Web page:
(iv) manner and timing benefits. All decisions of Unum in its capacity as discretionary claims administrator shall be final and binding on all parties and shall not be disturbed unless Unum's decisions are arbitrary and capricious. (Adm. R. 57.) 10
reasonably omitted or modified." (Adm. R. 84.) On October 23, 2007, Unum determined that Rosby was not capable of performing the material and substantial duties of her job. (Adm. R. 310-11.) On March 31, 2008, however, Unum determined that Rosby no longer was disabled and terminated her benefits. (Admin. R. 613.) "[I]n determining whether an insurer properly terminated benefits that it initially undertook to pay out, it is important to focus on the events that occurred between the conclusion that the benefits were owing and the decision to terminate them." McOsker v. Paul Revere Life Ins. Co., 279 F.3d 586, 590 (8th Cir. 2002). The past payment of benefits does not create a presumptive burden for the administrator to overcome; however, it is a factor to consider when the information available to the administrator between the granting and terminating of benefits has not changed. Leger v. Tribune Co. Long Term Disability Ben. Plan, 557 F.3d 823, 832 (7th Cir. 2009); Hairston v. Loctite Corp., No. 4:05CV01142 JLH, 2006 WL 568326, at *8 (E.D. Ark. Mar. 7, 2006). Rosby argues that Unum erred when it discontinued her benefits because the decision was based in large part on an FCE that Rosby claims is unreliable. Specifically, Rosby argues that Unum could not rely on the FCE because, in its letter to Rosby dated February 29, 2008, Unum misrepresented the FCE as an examination by an independent medical examiner. This argument is unpersuasive for two reasons. First, the letter Rosby received indicated that the type of exam to be performed was a "Functional Capacity Evaluation (FCE)." Second, under the plan, Unum could require a claimant to be examined by "a physician, other medical practitioner, or vocational expert" of its choice "as often as it is reasonable to do so." (Adm. R. 66.) Given this language, Unum was within its rights under the plan to have Rosby examined by a physical therapist. Rosby also suggests that the FCE instead is unreliable because the results of the examination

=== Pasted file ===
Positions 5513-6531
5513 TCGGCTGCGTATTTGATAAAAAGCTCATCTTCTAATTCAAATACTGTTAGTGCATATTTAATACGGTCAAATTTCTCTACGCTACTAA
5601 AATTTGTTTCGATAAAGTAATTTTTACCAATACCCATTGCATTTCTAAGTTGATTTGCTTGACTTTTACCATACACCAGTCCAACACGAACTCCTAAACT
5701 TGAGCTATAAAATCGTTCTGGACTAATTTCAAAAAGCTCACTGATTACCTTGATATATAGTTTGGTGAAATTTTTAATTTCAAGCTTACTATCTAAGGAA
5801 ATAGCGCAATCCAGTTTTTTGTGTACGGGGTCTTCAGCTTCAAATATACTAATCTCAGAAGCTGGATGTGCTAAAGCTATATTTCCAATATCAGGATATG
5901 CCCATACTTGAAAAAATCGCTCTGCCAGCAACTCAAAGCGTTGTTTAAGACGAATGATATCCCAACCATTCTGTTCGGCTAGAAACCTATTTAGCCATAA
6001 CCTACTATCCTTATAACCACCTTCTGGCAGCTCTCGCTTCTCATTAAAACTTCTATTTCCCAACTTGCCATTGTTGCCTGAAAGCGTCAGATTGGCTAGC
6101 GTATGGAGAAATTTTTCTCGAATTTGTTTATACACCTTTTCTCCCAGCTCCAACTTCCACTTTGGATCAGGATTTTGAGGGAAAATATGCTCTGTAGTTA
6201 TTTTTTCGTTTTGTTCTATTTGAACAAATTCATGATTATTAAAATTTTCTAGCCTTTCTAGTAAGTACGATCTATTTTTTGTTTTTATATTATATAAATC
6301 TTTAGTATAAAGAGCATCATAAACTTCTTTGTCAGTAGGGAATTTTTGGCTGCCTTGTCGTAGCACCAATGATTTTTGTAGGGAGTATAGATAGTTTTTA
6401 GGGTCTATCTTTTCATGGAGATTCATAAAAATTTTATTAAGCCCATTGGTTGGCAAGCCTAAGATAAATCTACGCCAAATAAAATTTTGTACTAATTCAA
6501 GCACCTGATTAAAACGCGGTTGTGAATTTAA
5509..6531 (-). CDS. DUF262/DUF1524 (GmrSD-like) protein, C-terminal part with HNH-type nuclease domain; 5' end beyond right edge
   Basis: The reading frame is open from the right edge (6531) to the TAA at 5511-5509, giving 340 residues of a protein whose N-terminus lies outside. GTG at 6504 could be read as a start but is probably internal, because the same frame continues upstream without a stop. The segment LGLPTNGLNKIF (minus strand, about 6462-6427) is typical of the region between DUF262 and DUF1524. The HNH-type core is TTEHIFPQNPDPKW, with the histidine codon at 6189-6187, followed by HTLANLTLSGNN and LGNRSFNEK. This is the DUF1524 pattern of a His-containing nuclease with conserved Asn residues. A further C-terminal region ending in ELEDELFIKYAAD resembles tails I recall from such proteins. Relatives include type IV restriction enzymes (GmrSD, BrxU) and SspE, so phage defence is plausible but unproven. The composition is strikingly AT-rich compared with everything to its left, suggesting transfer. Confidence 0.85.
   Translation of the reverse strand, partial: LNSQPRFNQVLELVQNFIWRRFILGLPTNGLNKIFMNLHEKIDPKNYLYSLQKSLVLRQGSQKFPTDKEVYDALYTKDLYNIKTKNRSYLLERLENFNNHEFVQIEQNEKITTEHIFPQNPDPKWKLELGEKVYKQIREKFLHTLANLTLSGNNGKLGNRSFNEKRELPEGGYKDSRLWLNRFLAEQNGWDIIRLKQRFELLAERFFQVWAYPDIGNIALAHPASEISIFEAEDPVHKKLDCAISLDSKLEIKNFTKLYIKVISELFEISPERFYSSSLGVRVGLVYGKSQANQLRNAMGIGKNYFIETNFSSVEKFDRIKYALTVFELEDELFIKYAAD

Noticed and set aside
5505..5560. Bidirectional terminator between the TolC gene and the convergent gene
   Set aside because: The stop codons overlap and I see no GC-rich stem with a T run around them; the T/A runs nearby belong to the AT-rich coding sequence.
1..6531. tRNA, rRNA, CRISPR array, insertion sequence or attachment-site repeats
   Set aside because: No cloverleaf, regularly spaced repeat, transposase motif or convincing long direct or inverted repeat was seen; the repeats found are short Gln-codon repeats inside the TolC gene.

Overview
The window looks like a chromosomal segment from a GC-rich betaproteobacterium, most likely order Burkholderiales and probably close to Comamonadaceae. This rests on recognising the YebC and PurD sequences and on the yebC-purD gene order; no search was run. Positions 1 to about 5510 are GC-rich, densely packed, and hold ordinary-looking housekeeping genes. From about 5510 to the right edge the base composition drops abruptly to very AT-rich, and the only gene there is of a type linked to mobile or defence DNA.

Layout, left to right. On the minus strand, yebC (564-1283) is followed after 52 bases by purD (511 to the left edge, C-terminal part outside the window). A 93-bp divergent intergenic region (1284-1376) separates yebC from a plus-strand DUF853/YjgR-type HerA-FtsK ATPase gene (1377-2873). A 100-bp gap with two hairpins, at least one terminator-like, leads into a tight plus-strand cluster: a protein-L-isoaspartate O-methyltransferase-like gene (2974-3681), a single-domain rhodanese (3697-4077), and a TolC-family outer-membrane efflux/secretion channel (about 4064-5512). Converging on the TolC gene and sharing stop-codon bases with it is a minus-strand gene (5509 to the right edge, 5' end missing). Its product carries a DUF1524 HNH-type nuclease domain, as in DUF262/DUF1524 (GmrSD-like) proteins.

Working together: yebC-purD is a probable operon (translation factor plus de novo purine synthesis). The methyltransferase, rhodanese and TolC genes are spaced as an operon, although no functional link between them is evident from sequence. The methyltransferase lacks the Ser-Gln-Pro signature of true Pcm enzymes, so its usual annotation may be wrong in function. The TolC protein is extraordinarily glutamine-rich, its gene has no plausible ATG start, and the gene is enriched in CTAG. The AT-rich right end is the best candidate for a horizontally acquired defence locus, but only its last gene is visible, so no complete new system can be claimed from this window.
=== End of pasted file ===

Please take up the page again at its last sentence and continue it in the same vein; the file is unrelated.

contradict of the opinion of Rosby's treating physician Dr. Crowell. However, an ERISA plan administrator is not required to accord special deference to the opinions of a claimant's treating physician. Black & Decker Disability Plan v. Nord, 538 U.S. 822, 834 (2003); Sizemore v. Baxter Healthcare Corp., No. 05-3030, 2007 WL 900635, at *9 (W.D. Ark. Mar. 26, 2007). Nor is an administrator obligated to provide an explanation whenever it credits reliable evidence that conflicts with a treating physician's evaluation. Id. If performed properly, an FCE can support of an administrator's decision to terminate benefits. See Jackson v. Metro. Life Ins. Co., 303 F.3d 884, 888 (8th Cir. 2002) (finding that a thorough FCE constituted more than a scintilla of evidence that the plaintiff was capable of working). Rosby offers no evidence to suggest that the FCE was not properly performed.2 Even with Rosby's "inconsistent and self-limiting behavior," Jones was able to determine that Rosby could return to work as long as she would be given ample opportunity to move around during the day. The FCE was not the only piece of reliable evidence upon which Unum based its final decision to terminate benefits. Unum also gathered video surveillance, two medical records reviews, and a vocational review, all of which indicated that Rosby was capable of performing the material and substantial duties of her job. Rosby contends that together this evidence is not sufficient to rebut the contrary medical opinion of Dr. Crowell. To support her contention, Rosby cites Alfano v.